The experienced Australians surged to a five-goal lead in the third quarter, winning the stanza 16-11 before the Jamaicans, the only team to score 100 goals in a match at this year’s Games, turned the game on its head with a 17-9 score-line to get a famous victory. Jamaica levelled the score with eight minutes to go before taking the lead for good with four minutes left to play.

Australia’s Gretel Bueta led the Diamonds’ scoring with 36 goals from 39 attempts while Steph Wood scored 19 goals from 22 tries in the losing cause.

Double Olympic champion Elaine Thompson-Herah led all qualifiers to the semi-finals of the 100m as Athletics action got underway at the Commonwealth Games in Birmingham on Tuesday.

The World Championship 100m bronze medallist from Eugene ran an easy 10.99 to win heat two and advance.

Antigua & Barbuda’s Joella Lloyd was next up, finishing third in heat three in 11.42 to advance. In heat four, Guyana’s Jasmine Abrams almost perfectly matched Lloyd, running 11.42 for third to advance.

Trinidad & Tobago’s Michelle Lee-Ahye and the Bahamas’ Tynia Gaither ran 11.14 and 11.19, respectively, to finish first and second in heat five and progress.

Jamaica’s Natalliah Whyte ran 11.31 to win heat six and advance while St. Lucia’s Julien Alfred (11.24) and Jamaica’s Remona Burchell (11.46) were the top two finishers in the seventh and final heat.

On the Men’s side, Nadale Buntin of St. Kitts & Nevis will be in the semis after finishing third in the first heat with a season’s best 10.37.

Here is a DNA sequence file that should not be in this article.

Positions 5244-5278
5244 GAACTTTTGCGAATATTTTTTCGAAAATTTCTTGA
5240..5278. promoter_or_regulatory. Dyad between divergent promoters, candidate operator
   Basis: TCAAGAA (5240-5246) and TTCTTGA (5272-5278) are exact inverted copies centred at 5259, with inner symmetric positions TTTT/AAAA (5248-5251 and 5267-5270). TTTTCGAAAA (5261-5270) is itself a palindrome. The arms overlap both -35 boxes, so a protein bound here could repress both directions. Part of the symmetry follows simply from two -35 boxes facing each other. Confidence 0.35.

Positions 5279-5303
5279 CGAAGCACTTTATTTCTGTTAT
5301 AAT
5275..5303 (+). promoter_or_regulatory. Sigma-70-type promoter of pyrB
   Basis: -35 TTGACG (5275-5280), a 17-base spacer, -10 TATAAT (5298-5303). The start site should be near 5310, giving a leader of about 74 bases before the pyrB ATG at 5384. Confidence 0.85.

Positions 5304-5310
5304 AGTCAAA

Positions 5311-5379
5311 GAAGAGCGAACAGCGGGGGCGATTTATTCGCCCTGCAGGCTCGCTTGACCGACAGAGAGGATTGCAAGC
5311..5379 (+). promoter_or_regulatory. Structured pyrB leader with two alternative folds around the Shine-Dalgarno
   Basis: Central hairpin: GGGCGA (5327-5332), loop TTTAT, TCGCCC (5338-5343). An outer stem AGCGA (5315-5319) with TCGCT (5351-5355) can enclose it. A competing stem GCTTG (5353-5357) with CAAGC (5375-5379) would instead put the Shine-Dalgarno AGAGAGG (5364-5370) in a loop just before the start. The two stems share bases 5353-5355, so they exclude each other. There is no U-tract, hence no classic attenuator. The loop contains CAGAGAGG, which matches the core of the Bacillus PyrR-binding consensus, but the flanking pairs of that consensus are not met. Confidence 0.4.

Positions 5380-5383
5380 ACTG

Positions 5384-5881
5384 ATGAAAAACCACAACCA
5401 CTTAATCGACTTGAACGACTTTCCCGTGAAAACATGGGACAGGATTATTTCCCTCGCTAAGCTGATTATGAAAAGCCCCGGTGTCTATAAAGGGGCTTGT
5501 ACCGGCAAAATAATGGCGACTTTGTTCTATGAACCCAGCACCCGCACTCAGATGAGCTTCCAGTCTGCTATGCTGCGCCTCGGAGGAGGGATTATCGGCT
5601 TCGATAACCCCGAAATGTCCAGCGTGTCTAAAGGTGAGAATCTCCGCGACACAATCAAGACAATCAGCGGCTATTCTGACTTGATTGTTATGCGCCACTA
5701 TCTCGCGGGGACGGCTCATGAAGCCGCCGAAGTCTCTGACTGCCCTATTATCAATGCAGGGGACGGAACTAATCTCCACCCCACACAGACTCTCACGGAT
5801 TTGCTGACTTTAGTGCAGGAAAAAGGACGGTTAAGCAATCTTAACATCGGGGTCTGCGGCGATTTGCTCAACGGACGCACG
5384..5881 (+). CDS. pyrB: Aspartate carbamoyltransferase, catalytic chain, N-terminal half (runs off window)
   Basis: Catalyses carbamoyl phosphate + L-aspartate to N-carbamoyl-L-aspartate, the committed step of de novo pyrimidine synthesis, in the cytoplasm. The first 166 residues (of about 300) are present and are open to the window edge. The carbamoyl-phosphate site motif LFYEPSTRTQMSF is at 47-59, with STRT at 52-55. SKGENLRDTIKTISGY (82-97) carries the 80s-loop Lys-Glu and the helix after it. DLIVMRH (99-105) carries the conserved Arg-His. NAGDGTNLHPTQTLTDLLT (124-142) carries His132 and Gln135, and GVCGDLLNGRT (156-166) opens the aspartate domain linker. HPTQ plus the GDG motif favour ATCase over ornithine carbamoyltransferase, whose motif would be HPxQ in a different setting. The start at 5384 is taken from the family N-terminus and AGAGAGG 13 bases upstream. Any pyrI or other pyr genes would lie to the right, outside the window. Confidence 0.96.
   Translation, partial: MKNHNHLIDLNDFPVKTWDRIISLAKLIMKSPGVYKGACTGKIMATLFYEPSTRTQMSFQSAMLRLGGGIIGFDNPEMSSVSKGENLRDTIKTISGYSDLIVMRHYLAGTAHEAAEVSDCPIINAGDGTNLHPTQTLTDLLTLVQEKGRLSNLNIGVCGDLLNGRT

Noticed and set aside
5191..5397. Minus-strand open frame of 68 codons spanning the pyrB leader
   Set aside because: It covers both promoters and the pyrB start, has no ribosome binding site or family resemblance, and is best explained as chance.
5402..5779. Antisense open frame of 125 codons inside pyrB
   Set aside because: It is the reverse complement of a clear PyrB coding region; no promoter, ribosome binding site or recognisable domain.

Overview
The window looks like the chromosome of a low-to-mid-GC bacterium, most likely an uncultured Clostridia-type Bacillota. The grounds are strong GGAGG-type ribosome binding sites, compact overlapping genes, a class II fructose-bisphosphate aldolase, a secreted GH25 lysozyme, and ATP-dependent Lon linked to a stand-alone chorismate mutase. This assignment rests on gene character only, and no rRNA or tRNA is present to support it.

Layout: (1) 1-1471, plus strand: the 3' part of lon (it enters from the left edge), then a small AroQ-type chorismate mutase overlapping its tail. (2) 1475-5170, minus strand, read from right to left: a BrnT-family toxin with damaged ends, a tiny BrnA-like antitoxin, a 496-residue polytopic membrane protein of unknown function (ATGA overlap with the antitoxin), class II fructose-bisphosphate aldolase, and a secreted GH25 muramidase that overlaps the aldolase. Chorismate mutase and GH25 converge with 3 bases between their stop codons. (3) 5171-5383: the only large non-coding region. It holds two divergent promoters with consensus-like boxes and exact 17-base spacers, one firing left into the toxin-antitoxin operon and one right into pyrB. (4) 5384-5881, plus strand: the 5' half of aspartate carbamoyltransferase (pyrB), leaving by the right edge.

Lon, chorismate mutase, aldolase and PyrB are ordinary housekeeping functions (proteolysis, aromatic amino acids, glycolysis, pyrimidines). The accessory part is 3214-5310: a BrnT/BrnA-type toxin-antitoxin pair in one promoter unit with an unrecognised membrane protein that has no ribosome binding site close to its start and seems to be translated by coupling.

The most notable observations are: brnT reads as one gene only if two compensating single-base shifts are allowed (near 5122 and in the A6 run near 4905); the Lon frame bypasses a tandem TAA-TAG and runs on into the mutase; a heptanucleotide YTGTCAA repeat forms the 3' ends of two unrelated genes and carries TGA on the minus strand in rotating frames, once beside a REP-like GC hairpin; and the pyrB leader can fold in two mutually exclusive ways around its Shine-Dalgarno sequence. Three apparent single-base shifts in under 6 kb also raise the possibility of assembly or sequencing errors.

Rikkoi Brathwaite of the British Virgin Islands finished second in heat three in 10.42 to advance.

Next up was Jamaican 2014 Commonwealth Games 100m champion Kemar Bailey-Cole who ran 10.15 to finish second in heat four to progress.

Heat six saw Trinidad & Tobago’s Kion Benjamin produce 10.34 for second to move on while Jamaica’s Conroy Jones (10.28) and Trinidad & Tobago’s Eric Harrison Jr (10.37) both advanced from the eighth heat.

The tenth and final heat saw three Caribbean men advance. Trinidad & Tobago's Jerod Elcock won the heat in 10.26 while Guyana's Emmanuel Archibald (10.28) and St. Lucia's Stephan Charles (10.29) finished second and third, respectively.

Jamaican World Championship finalist Natoya Goule is now a Commonwealth Games finalist as well after running 1:58.39 to advance to the final as the fastest qualifier.

In the field, Jamaica’s Danniel Thomas-Dodd and Lloydricia Cameron both advanced to the final of the Women’s shot put after throws of 18.42m and 16.61m, respectively. Thomas-Dodd’s distance was the farthest in qualifying.

The Caribbean will be well represented in the final of the Men’s long jump as The Bahamas’ Laquan Nairn (7.90m), Jamaica’s Shawn-D Thompson (7.85m), Guyana’s Emmanuel Archibald (7.83m), Dominica’s Tristan James (7.65m) and Trinidad & Tobago’s Anduelle Wright (7.58m) will all be present.

Jamaica’s Traves Smikle (64.90m) and Roje Stona (58.35m) will both be in the final of the Men’s discus throw alongside Grenada’s Josh Boateng (56.51m).

Trinidad and Tobago’s Nicholas Paul won the bronze medal in the 1000m time trial on Monday at the 2022 Commonwealth Games.